Dr. Matt Waller, dean of the Walton College of Business, is taking time out of his administrative schedule to give 50 students from the Honors College an opportunity to network with some of the state’s business legends along with several entrepreneurs who built respectable companies in the Natural State.
“There is something amazing about Arkansas and its business acumen. In my two years of traveling the world to meet with 250 of the most successful Walton College alumni I can tell you many of their success stories have a common thread — the importance of networking,” Waller told prospective students at his informational lecture held at the UA Tuesday evening (Mar. 7).
His new class dubbed “Arkansas Business” will be taught in the Fall for one-credit hour. Waller is capping the enrollment at 50 and it’s open to students in the UA Honors College. The format of the class includes an intimate discussion with a select group of business leaders who will co-teach the class and field questions from the students. A select group of students then will be invited to dine that same evening with the business professional for a more intimate setting. He said the students will have several opportunities to dine with featured guests throughout the semester.
Waller said he’s called on Walton College Alumni, some of whom have been honored in the Arkansas Business Hall of Fame. Bill Dillard, Warren Stephens, whose father Jack was alumni, Todd Simmons along with top execs from Wal-Mart, J.B. Hunt Transport and Murphy Oil and First Security Bank owner Reynie Rutledge are among the businesses and professionals taking part in the course.
Waller said marketing guru Elise Mitchell and Rick West and Henry Ho, founders of Field Agent, also will be featured speakers in the program.
Waller said the class will deal with various relevant topics in the areas of marketing, finance, accounting, supply chain management, information systems, healthcare and crisis management. He welcomed Honors Students to sign up for the class regardless of their field of study.
“We hope to get art majors and engineering majors in the class and every discipline in between,” he said.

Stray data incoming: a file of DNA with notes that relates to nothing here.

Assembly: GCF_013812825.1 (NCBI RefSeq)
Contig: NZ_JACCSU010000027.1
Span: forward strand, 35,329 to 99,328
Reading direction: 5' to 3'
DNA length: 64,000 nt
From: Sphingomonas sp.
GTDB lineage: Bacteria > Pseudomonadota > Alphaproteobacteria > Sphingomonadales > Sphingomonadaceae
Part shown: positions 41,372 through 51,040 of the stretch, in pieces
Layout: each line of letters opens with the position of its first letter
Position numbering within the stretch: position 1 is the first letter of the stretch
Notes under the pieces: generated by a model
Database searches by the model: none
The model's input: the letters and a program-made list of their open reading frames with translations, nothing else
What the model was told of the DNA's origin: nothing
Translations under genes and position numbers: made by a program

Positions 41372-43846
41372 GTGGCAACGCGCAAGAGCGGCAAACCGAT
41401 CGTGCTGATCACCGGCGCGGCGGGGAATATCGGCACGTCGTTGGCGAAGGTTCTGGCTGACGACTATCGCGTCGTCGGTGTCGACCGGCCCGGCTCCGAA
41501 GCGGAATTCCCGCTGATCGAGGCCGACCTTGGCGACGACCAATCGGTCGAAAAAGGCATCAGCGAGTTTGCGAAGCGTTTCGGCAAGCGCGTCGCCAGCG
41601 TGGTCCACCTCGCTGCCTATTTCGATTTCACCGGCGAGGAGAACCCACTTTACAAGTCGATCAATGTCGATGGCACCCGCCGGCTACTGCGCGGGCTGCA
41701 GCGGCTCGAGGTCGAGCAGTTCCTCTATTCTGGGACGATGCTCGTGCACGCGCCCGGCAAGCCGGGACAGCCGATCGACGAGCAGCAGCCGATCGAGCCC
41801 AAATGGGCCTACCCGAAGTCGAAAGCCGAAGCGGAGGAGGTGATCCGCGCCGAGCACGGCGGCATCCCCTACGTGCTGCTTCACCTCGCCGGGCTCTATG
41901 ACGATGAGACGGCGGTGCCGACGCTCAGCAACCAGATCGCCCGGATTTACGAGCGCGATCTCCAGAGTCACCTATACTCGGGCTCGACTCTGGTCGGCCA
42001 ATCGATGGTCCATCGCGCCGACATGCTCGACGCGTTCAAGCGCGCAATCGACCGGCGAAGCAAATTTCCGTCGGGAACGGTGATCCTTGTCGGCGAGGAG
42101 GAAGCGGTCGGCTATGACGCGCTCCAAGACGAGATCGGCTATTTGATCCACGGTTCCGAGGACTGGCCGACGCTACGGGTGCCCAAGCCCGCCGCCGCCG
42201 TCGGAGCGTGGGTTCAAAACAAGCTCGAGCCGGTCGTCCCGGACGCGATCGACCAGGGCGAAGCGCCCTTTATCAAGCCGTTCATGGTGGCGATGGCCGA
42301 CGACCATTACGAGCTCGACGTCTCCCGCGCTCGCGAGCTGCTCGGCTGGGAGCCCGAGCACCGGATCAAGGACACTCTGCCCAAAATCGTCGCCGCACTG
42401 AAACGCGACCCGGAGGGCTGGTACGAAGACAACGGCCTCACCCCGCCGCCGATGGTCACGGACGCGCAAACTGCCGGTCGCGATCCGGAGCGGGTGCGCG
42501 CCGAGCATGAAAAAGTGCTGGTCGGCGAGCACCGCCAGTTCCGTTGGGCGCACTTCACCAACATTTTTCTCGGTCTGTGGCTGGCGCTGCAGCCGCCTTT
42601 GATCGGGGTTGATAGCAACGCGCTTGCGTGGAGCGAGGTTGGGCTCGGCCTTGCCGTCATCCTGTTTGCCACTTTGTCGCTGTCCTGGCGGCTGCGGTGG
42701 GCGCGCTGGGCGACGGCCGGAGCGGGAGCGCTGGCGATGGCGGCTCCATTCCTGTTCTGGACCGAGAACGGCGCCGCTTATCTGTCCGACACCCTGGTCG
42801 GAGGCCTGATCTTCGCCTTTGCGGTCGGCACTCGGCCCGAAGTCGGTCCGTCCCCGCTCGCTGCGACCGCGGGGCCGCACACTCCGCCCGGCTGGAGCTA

The students will be asked to work on two group projects in the course that pertain to a topic discussed in the course.
“The business community across Arkansas is connected, perhaps more so than in other states. I once asked Reynie Rutledge why he sent all three of his children to the University of Arkansas. He said that for anyone doing business in Arkansas there’s not a better place to go to college,” Waller added.
That’s likely because of the relationships between different businesses. Waller said while Northwest Arkansas is the home of Wal-Mart and J.B. Hunt Transport, it was Little Rock-based Stephens Inc. that took those companies public and has continued to provide investment banking services for them.
Stressing the importance of networking and increasing business connections outside of Northwest Arkansas, Waller said the Walton College is working with Warren Stephens to offer non-credit classes to be taught in downtown Little Rock. The venue is Walton College Little Rock in a building provided by Stephens and the focus will be on healthcare and bio-health disciplines given the importance of that sector in central Arkansas. He said Walton College will manage enrollment on its website and more details will be released in the coming weeks.
While there are about 6,000 students in the Walton College, Waller said up to one-third of them come from the Dallas area, or some other Texas city. He said more recently there have been students coming from a few other states. For any student, Waller said the new program is a great opportunity to get an inside look at some of the state’s successful businesses and network with business leadership.